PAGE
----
Friday, January 19: Julian Grove

Please join us this Friday as Julian Grove from the Linguistics Department presents more work on presuppositions.

Date and time: Friday, January 19, 11:00 a.m. – 12:50 p.m.

Location: Stuart 209 (Philosophy seminar room)

Title: Presuppositions as scope-takers


According to satisfaction-based accounts of presupposition, an expression’s presuppositions project out of a context surrounding the expression only if that context doesn’t satisfy (i.e., entail) the presuppositions. For example, the existence presupposition triggered by ‘his children’ in (1)

(1) If John has children, then his children are bald.

doesn’t project because the context provided by (1) itself is taken to include the information satisfying this presupposition contained in the antecedent.

One apparent difficulty for a standard satisfaction framework, like the one of Heim (1983; 1992), is that presuppositions are always assessed against their local contexts, which are determined through semantic compositional rules by the immediate syntactic contexts of their triggers. For example, apparently neither (2) nor (3) has presuppositions.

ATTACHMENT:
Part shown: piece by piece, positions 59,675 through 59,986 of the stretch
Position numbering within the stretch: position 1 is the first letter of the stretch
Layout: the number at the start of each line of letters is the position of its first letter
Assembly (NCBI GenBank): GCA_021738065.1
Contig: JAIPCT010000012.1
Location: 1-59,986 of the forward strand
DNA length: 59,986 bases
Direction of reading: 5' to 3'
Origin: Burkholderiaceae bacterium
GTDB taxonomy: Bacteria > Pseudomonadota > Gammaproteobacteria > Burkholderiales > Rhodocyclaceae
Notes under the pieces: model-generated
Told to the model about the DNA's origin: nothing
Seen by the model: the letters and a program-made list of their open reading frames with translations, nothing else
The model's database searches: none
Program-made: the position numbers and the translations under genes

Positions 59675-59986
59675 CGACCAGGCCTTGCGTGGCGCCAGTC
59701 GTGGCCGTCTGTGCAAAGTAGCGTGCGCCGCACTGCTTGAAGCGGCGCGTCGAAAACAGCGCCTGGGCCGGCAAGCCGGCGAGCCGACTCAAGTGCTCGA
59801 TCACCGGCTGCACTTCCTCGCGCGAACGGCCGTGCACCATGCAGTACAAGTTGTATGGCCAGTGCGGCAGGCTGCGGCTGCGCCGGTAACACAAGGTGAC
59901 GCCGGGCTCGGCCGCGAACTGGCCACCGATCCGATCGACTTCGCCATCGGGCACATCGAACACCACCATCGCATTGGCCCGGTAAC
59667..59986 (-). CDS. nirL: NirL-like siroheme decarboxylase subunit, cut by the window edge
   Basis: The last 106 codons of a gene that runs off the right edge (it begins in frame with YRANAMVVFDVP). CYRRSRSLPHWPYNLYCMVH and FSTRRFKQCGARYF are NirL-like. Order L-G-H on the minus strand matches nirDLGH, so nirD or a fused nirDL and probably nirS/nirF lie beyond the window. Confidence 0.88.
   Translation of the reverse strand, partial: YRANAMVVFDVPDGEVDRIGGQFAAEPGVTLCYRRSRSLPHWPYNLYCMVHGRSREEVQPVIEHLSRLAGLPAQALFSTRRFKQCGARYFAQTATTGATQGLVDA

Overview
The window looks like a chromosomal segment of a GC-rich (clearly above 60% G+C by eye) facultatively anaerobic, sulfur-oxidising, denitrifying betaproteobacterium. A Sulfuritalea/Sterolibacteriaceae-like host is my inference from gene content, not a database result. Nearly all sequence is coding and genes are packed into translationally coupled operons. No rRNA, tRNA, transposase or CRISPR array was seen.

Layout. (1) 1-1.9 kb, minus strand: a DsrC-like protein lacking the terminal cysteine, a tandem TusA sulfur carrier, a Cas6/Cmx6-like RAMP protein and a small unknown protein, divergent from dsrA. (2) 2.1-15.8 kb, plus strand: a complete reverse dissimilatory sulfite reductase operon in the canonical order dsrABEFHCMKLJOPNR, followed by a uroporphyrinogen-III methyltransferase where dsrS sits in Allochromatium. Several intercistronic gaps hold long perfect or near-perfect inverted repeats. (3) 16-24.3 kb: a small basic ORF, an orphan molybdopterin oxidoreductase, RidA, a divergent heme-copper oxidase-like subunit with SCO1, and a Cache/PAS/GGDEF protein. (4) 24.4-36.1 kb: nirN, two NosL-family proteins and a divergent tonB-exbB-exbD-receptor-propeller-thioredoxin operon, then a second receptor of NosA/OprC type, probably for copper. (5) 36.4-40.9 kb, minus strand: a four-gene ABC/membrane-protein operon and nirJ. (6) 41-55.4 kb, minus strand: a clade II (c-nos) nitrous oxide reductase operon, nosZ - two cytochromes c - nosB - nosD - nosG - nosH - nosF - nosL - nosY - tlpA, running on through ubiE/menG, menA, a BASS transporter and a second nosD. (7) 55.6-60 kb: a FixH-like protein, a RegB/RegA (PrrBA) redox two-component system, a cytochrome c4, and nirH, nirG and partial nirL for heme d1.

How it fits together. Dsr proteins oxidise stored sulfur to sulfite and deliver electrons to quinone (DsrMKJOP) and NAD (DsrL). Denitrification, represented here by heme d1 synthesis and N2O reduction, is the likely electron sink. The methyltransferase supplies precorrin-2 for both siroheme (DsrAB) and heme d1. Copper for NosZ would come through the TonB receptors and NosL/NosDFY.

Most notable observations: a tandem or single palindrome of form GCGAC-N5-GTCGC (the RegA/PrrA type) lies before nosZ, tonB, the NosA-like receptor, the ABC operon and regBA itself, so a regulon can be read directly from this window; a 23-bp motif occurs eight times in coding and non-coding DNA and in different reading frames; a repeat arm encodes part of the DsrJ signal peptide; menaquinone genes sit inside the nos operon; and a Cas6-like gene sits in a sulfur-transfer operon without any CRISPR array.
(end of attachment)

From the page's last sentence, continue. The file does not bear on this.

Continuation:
(2) Mary believes John read the book, and she believes he regrets reading it.

(3) John read the book, and Mary believes he regrets reading it.

But Heim (1992) predicts, based on the semantics alone, that the second conjuncts of (2) and (3) presuppose that Mary believes John read the book, not that he in fact read it; hence, while (2) should be presupposition-free, the same status for (3) requires extra explanation. Intuitively, we would like to say of the presuppositions in (3) that they are assessed, not in the local context provided by Mary’s beliefs, but against the common ground. It is as though they have QR’d:

[John read the book, and [“I’m the presupposition triggered by ‘regret’! Satisfy me here!”]_i [Mary believes he t_i regrets reading it]]

In this talk, I argue that the scope-taking behavior of presuppositions falls out naturally from a treatment of them in terms of graded monads. This treatment follows the work of Shan (2001; 2005) and Charlow (2014), who use (non-graded) monads in analyzing various other linguistic phenomena that appear to exhibit scopal side-effects. As a result, presuppositions can be handled through run-of-the-mill compositional principles (like functional application) enriched with a small set of operations for handling presupposition. I present analyses, within the monadic framework, of presupposition filtering in discourse-update and conditionals. Finally, I argue that allowing presuppositions to take scope allows for a natural response to Geurts’s (1996) “proviso problem”.

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